As abundant as the sun is in Phuket, one obvious challenge is that it’s not always shining on our side of the planet; even on a good day, you’re lucky to get more than eight hours of direct sunlight. So the next obvious alternative energy solution that comes to mind is wind power – particularly if you live on a boat, on the coast, or high up on a hill – which has the advantage over solar in that you can generate electricity any time of day or night given that there is sufficient wind blowing.
But I live in the city, where there is not sufficient wind to justify buying or building a wind turbine.
This brings us to the next practical alternative energy solution, which I’ve long wanted to experiment with, and only recently got around to it: a bicycle generator.
Like wind and hydro power, a bicycle generator utilizes simple 19th century technology: magnets spinning around coils (or vice versa) in constant revolutions, resulting in an electromagnetic charge, AKA electricity.
But instead of relying on the force of wind or water to create this force of revolutions, a bicycle generator utilizes human pedal power. In simple terms, it’s nothing more than a re-purposed bicycle with a motor, which are both found in abundance in Thailand.
This project is essentially a special bicycle trainer, like those static bicycles found in workout gyms, but instead of requiring electricity to operate, one generates electricity during their workout, and thus can recover and store that energy for other uses, be it charging your multimedia devices, operating your computer or watching TV, for example. While it is possible to use the energy real time as you generate it (watch the tube while you work out, for example) it’s just as practical to store the energy by channeling it to charge a battery. Depending on the power of your motor/generator, you could theoretically generate enough electricity to watch TV and still have excess to store in a battery.
Motors are found in all types of electrical appliances – fans, drills, pumps, blenders and then some. Not to complicate things too much with technical specs here, I opted on using a DC (direct current) motor for my pilot. While you can use ordinary AC (alternating current) motors, such as the one in your typical house fan, this requires an additional step of rectifying and converting the energy generated into DC if you wish to store the electricity in a battery, for example.
For my pilot, I took apart a 15 Watt DC fan that I had lying around, disconnected the speed controls, and re-purposed the motor, removing the propeller from the shaft and replacing it with a belt drive pulley (designed for a washing machine motor), which would be driven by a rubber automotive drive belt. (After the initial pilot, I finally ordered a more powerful 24-volt 250W DC motor, which turned out to be much more efficient, though pending pulley tweaks)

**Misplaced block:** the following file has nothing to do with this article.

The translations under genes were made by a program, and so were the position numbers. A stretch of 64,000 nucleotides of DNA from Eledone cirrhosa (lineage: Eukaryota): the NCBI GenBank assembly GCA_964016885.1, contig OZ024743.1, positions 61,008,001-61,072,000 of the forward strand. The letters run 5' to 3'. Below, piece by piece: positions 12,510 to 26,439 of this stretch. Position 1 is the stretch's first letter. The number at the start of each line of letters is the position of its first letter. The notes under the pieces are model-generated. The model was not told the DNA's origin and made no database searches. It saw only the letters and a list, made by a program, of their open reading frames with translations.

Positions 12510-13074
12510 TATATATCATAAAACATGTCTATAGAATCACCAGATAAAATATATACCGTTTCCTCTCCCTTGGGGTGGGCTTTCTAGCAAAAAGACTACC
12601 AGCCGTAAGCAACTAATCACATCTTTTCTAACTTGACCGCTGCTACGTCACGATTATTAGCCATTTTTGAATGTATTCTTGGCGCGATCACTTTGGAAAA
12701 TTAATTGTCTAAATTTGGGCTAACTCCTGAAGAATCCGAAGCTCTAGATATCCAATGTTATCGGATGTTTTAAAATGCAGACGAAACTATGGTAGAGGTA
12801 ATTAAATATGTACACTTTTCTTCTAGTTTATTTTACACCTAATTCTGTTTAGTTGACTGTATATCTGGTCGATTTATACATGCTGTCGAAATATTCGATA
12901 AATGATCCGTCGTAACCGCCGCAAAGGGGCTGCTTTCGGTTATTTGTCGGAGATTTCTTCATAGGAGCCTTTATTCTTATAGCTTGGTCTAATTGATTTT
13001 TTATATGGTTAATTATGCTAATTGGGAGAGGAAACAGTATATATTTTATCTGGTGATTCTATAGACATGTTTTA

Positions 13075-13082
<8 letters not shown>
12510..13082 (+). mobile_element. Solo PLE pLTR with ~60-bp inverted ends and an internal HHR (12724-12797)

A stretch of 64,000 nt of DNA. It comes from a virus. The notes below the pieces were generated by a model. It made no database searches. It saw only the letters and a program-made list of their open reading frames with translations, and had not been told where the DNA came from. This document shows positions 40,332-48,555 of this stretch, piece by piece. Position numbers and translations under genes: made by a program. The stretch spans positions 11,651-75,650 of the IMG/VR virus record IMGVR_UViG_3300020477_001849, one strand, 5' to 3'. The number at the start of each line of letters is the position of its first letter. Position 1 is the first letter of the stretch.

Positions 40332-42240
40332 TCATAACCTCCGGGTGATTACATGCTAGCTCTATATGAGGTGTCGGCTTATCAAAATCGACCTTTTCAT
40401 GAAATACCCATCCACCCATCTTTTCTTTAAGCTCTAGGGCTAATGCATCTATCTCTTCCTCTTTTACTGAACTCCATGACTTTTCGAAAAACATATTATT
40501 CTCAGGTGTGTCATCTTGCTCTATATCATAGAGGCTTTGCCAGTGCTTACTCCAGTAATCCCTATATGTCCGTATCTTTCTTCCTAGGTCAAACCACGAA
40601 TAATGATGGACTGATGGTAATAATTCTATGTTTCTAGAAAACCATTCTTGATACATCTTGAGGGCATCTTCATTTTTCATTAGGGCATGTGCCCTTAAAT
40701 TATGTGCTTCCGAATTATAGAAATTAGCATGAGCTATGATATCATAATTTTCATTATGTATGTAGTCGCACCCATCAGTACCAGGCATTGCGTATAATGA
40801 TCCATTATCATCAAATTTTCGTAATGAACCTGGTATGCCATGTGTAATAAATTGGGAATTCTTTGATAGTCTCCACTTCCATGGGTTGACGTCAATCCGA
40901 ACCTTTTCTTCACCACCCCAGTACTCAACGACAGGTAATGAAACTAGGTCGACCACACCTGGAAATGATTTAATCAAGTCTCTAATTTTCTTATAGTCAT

The bicycle I used was a five-year-old Turbo bicycle that needed new wheel bearings anyway if it were to be street-worthy. So, I simply removed the back 26-inch Shimano gear equipped tyre and replaced it with a single gear, 20-inch rim without a tyre or innertube. I could have used the original 26-inch rim, however, the largest drive belt I could find in Phuket had a 26-inch circumference, and the tyre rim needs to be smaller than the drive belt so there is enough slack to drive the motor (See image).
Finally, you need to build a trainer stand to mount the bicycle and generator on. I simply bought some lumber, screws and braces, and made two, sturdy upright posts. Ideally, you should reinforce the posts so that it can comfortably support your weight. There is no one way to build this stand and if you have a bicycle trainer already, this can be re-purposed pretty easily. The idea is to simply mount the back tyre’s axle at least 20 centimetres from the ground so that you can pedal freely, and the back rim drives or spins the smaller pulley on the motor via the belt.
One final component is a charge controller, or at minimal a blocking diode, to ensure that electricity can flow in only one direction, in this case from the generator to the battery, and not the other way around. I had an extra solar charge controller, with built in blocking diode lying around, which worked perfectly. Another purpose of the charge controller is to regulate the electricity to a constant charge (roughly 13-14 volts is needed to charge a 12 volt battery). Otherwise, you end up getting erratic and spiked charges which will easily damage your battery. That’s it really. Study the pictures and the video demonstration that I’ll embed on the online version, and in the future, I’ll look to follow up again on the performance and specs.
- Old bicycle with back wheel’s tyre and intertube removed, leaving only the rim
- Large enough rubber drive belt
- DC motor repurposed as a generator affixed with a drive-belt pulley
- Bicycle trainer stand (can be built from scratch or re-purposed from a ready-made trainer)
- Charge controller and battery